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Some questions for Eternity magazine

Here at Cyberpunk and Blue Twin, we love the Bible Society. And we love Eternity newspaper. In fact, Arthur’s written before about how great it is, providing a wonderful balance of levity and seriousness; tackling big issues with wisdom, tact and a winsome tone; and appealing to a diverse range of Australian Christians.

In the latest edition, Sophie Gyles’ article on lessons for Christians from the Global Atheist Convention embodies all of these characteristics. She could have had a go at atheists but instead she asks how we Christians need to change in order to be better witnesses to Christ. Also worth the read is the profile of the Kingsley family who are missionaries in Slovenia, one of the toughest mission fields on earth.

But alongside these stunning examples of some of Eternity’s main focuses – personal testimonies, missionary news, book excerpts, social justice, and perspectives on popular culture – were some puzzling inclusions.

There was the call from the Australian Christian Lobby’s Lyle Shelton for Christians to have more of an influence in the Australian Labor Party in order to combat the ‘gay-Green’ agenda. I’m all for Christian influence in the ALP but why is there no call for Christians to be involved with the Greens? And why is the Green agenda caricatured as ‘gay’ with no regard for policies regarding health care, the environment, immigration or the plight of the economically underprivileged? Is this article Christian or merely conservative?

Then there was the popular culture section including a review of ‘The Five Year Long Engagement’. Actual discussion of the film is at a minimum here; instead, the article seems to be little more than a platform for the author to espouse the well-worn line that Christians need to protect ourselves (and the world) from the ‘social erosion of marriage’s sanctity.’ The take-home message here seems to be that this film has a poor view of marriage, so don’t bother with it.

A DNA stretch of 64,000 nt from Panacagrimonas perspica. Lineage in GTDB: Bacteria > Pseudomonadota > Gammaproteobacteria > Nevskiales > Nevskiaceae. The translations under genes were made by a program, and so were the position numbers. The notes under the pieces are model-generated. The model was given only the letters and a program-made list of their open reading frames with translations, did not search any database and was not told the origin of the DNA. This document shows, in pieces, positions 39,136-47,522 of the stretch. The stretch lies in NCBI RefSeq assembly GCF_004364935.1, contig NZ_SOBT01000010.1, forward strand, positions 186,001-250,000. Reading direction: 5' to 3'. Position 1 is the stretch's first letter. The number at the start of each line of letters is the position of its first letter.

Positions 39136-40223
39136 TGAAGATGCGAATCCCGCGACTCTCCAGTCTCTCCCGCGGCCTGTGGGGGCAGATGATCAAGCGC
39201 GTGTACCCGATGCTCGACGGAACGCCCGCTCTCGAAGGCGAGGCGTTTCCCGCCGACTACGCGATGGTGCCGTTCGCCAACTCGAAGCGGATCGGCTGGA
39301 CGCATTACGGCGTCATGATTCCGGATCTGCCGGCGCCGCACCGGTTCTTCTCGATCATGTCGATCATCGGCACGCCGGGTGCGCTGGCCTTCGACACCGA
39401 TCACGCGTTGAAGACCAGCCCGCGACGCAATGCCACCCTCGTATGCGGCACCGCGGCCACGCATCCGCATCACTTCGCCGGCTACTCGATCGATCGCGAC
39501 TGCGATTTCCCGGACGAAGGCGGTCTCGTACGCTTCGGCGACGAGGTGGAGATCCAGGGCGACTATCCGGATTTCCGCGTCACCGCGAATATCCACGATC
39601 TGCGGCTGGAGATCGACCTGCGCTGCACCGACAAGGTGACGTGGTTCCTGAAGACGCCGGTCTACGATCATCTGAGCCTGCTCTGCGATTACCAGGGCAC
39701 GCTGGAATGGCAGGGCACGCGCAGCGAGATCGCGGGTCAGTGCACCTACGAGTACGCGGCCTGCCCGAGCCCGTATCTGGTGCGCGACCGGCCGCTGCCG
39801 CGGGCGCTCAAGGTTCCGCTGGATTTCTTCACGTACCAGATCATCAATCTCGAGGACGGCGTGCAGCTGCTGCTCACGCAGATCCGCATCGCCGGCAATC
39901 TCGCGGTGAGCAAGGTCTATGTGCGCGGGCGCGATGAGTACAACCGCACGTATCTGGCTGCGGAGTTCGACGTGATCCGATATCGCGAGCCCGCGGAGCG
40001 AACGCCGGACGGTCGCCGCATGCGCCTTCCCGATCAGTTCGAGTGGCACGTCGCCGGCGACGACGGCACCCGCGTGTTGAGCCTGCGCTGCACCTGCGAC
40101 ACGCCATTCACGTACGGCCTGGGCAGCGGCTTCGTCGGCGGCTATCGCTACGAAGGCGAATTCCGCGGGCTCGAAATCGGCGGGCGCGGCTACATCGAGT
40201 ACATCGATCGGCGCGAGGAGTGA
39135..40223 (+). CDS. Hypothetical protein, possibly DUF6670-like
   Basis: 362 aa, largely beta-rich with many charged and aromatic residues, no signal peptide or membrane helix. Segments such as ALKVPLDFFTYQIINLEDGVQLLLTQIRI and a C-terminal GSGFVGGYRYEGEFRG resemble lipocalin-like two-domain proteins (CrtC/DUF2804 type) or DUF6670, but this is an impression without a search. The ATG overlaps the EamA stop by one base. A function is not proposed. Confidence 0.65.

Then there’s the assertion in the article about friendship in films that ‘The Lion King’ is a poor example of friendship because Timon and Pumbaa’s philosophy is ‘hakuna matata. Got problems? Just ignore them.’ While this is a memorable line from the film, it is certainly not its message. In fact, by the end, all sympathetic characters have rejected ‘hakuna matata’, instead opting to take the harder road of fighting for what is right. This isn’t engagement with popular culture: it’s a surface-level dismissal of it.

Many Christians do identify with a conservative agenda and legitimately so. But conservativism can only ever be compelling when it is robust enough to genuinely interact with others. Faith that ignores or dismisses its challengers is only a frightened shadow. And genuine interaction can’t happen without respect; so we need to have the humility to really listen and a willingness to learn from others, as Sophie’s article demonstrates. Eternity has been a great example of such full-bodied love in the past. My hope is that it will continue to stay true to its commitment to being winsome.

Categories: Culture Written by Tamie

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Tamie Davis

Tamie Davis is an Aussie living in Tanzania, writing at meetjesusatuni.com.

4 replies

  1. I think the ALP in the next round of preselections will go for candidates of strong moral character who are less likely to be found mid-term with a cupboard full of skeletons.

  2. Hey Arthur, make sure you write to the Editor, not just blog about it :) Trust me – John listens! And, I’m sure he would probably agree with you on many if not all these points! Thanks for reading. S

  3. Ah, so sorry Tamie! My mistake :) Thanks for engaging with the paper. It’s awesome.

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